But Diesel wanted more. Not more money, just more.

And now hes starring in a real movie—the gavel drama Find Me Guilty, directed by Hollywood legend Sidney Lumet, who directed Al Pacino in Serpico and Paul Newman in The Verdict. Diesel plays softheaded gangster Jackie DiNorscio, a real-life wiseguy who represented himself in court instead of ratting on the mob. And the thing is, Diesels performance is heartbreaking. Its that good.

Im not trying to do a one, two, three, Im outta here, says Diesel, who turned his V-shaped back on action sequels—guaranteed cash machines—because they werent advancing his characters. Im trying to go as far as I can, to get as close to that perfect film as I can.

That may sound like a bunch of Johnny Depp b.s., but some believe Diesel can transcend his flex-and-smash persona. Its sort of like the male equivalent of being a really good-looking actress, Lumet says. You think, Oh, she cant act. But I think hes the real McCoy. Hes a totally honest actor. Hes not faking emotion.

But who asked Vin Diesel to get all emo on us? Its a little bit weird to be so close to all hishumanness. See, Diesel doesnt hold back. Hes not able to. Despite the supersized life, the Beverly Hills home, the tanklike SUVs, hes just a likable guy, a guy you can empathize with, especially when hes antsy, and vulnerable.

Diesel grew up not far from the posh setting of the Soho House—but a world away—in subsidized artist housing in the West Village. And he likes to talk up his street cred in a Goodfellas-like voiceover about learning to swim at the Carmine Street pool and working out on the jungle gym in Washington Square Park, about mothers on stoops and kids in the street, about his stepfather pulling him on a sled.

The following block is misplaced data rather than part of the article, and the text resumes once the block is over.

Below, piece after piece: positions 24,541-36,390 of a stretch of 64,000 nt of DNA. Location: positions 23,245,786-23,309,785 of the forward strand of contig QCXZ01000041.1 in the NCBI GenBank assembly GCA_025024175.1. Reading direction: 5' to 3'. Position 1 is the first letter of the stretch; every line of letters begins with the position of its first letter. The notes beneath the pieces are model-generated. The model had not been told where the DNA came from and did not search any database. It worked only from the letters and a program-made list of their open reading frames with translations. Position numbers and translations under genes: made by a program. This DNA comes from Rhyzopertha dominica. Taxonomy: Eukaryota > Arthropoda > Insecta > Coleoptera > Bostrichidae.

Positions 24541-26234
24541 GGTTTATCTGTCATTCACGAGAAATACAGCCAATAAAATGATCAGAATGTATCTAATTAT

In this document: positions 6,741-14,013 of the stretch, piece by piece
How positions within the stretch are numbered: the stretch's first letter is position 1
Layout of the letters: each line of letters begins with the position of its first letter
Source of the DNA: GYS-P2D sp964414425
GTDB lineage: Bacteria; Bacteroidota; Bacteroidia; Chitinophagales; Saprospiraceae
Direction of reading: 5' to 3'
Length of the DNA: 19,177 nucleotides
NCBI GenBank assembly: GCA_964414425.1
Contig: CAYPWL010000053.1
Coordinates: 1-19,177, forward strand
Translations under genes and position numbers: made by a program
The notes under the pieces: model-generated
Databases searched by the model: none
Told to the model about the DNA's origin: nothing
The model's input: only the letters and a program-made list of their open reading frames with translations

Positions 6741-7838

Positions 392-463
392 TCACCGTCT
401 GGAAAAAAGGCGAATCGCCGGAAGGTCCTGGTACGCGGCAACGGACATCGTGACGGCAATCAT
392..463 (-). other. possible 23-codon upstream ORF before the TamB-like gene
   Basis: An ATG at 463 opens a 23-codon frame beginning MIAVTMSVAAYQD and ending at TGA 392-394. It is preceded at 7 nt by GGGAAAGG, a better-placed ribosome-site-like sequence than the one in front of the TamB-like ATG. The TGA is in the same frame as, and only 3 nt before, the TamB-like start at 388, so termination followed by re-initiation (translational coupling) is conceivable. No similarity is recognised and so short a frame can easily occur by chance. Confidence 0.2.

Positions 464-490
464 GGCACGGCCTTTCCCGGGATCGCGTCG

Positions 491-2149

Perhaps its because his biological father left before he was born and Diesel was raised by an African-American stepfather (who was an acting coach), but hes always been preoccupied with identity. As the well-worn story goes: A Manhattan bouncer and wannabe actor named Mark Vincent makes a self-financed 20-minute short called Multi-Facial in 1994, in which he plays a multi-ethnic actor who cant find work because hes seen variously as either too black or too Hispanic. He screens it at Cannes. Steven Spielberg sees it and casts the bouncer-cum-auteur in Saving Private Ryan. And somewhere along the way Mark Vincent becomes Vin Diesel.

Im always that kid wanting to make his first picture, Diesel says of his need to succeed. Wanting to make his first short film, to direct his debut film, wanting to make something ofsignificance.

Which partially explains missteps like the overcooked A Man Apart and may also explain his now signature coyness about his private life, which has led to all kinds of is-he-or-isnt-he speculation on the part of his fans. The most persistent rumor is that hes gay. He was once linked to his Furious costar Michelle Rodriguez, but since then hes never been spotted with a girlfriend, never been seen sneaking out of L.A.s Element draped with a sloppy WB starlet. A female radio-talk-show caller in New York even confronted him about his sexuality, asking point-blank if Vin played for the other team.